Quick-thinking pilot saved 300 in airliner near miss

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A catastrophe in the skies was narrowly avoided when two jet airliners carrying more than 300 people came perilously close to colliding after an air traffic controller instructed the wrong pilot to descend, a report which was published yesterday revealed.

Two Heathrow-bound Boeing 757s were in a "stack" of airliners awaiting landing instructions, when one was ordered to descend - into the path of the other.

Fortunately, the pilot of the higher of the two planes spotted the danger and climbed to safety as the aircraft came within 400ft of each other.

The pilot who took evasive action said there had been "a high risk of collision" and that one would have occurred if the weather over Biggin Hill in Kent had not been good.

In a report on the incident, on 22 November last year, the Joint Airprox Working Group - which studies aircraft near-misses - said it had been a "very serious" incident.

One military member of the JAWG expressed "surprised that neither pilot felt the necessity to query the controller's instructions", adding that "the old adage 'don't assume, check' was still valid".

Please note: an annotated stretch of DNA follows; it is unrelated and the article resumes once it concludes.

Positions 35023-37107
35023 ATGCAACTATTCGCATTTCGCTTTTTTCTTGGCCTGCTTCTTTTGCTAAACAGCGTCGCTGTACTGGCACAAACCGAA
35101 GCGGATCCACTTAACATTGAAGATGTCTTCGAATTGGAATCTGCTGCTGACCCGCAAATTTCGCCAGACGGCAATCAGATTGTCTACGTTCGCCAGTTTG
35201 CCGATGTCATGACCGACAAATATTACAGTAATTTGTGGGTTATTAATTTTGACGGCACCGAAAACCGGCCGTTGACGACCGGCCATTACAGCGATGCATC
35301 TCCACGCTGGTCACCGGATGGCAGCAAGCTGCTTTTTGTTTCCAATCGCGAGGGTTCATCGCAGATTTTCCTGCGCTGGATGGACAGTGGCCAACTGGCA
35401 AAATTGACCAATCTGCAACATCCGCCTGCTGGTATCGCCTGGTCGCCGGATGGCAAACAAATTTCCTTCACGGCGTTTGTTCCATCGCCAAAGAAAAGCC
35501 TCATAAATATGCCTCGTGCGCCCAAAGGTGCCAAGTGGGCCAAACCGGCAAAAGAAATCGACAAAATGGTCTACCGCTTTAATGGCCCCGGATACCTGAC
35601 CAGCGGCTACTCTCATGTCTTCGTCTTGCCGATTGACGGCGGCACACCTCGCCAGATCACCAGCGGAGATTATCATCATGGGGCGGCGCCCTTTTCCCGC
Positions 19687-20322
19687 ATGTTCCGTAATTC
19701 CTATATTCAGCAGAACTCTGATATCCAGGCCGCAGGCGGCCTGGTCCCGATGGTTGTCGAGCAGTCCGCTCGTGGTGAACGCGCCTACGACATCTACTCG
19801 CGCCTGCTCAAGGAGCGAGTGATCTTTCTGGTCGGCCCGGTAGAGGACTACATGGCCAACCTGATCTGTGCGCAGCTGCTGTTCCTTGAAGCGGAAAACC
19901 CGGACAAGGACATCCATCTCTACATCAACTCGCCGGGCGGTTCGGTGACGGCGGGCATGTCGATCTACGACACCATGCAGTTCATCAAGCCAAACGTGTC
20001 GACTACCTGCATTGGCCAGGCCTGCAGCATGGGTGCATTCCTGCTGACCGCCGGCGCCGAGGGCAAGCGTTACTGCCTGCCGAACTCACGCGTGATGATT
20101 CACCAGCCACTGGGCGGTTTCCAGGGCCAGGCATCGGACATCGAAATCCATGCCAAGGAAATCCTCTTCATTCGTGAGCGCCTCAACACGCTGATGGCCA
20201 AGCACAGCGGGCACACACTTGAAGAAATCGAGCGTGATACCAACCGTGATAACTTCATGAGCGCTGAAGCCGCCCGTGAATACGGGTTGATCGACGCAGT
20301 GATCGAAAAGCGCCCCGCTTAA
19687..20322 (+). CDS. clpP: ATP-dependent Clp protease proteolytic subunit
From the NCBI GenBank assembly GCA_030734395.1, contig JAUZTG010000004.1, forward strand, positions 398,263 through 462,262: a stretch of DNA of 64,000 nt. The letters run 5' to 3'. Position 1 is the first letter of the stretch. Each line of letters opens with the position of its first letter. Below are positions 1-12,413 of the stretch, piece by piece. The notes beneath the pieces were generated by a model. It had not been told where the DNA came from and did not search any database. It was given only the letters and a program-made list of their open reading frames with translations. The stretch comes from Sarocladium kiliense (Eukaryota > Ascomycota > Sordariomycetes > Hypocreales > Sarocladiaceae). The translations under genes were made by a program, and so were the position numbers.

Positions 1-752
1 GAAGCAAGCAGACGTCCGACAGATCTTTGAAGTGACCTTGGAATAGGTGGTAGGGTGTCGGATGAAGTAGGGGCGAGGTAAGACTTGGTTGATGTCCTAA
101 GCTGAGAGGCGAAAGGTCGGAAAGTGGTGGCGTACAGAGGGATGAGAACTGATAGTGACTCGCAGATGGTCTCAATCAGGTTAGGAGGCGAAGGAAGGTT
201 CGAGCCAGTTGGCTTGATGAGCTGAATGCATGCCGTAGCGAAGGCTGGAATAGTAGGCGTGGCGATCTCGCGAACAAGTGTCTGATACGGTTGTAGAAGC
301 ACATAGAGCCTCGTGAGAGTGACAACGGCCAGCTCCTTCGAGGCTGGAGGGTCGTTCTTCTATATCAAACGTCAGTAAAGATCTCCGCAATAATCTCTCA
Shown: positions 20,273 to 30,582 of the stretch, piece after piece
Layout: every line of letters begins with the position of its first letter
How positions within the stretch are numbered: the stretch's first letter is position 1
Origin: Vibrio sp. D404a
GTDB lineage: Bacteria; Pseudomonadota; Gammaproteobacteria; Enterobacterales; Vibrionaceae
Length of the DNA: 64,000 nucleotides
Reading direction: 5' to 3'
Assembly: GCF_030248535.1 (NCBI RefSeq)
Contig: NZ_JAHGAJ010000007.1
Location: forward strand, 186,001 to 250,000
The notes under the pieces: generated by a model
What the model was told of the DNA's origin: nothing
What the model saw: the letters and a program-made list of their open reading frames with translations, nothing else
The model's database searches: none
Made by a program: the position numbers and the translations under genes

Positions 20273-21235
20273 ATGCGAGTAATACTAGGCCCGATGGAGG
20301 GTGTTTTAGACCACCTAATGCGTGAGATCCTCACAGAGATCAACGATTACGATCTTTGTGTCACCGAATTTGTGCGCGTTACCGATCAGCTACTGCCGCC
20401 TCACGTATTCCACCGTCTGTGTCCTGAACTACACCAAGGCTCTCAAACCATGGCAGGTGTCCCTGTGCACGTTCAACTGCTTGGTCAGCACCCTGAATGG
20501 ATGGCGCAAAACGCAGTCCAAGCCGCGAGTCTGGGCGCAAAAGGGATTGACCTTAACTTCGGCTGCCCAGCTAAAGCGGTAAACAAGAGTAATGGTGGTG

Air traffic control procedures are now being looked at. One jet was at 10,000ft while the other was 1,000ft higher, and so close that the air traffic controller could not read their overlapping identity tags on his radar screen.

The controller wanted the lower jet to descend to 9,000ft, but mistakenly gave the order to the pilot of the higher aircraft, who descended 600ft in 30 seconds before climbing to safety.

"Had it not been for the excellent daytime visibility, which enabled the [higher] pilot to ensure visual separation was maintained, a more serious incident might have resulted," said the report.

Both Boeing 757s were British Airways aircraft. The higher of the two planes was flying in from Orly airport, Paris, with 165 passengers on board and seven crew. The other 757 was en route from Geneva and was carrying about 150 passengers.

Figures show that from September to December last year, there were 13 "near-misses" above Britain involving commercial aircraft. This was three less than the comparable period in 1995.

The incident, experts said, would not have happened in the United States. There, aircraft are fitted with traffic collision avoidance systems, which warn pilots of approaching aircraft.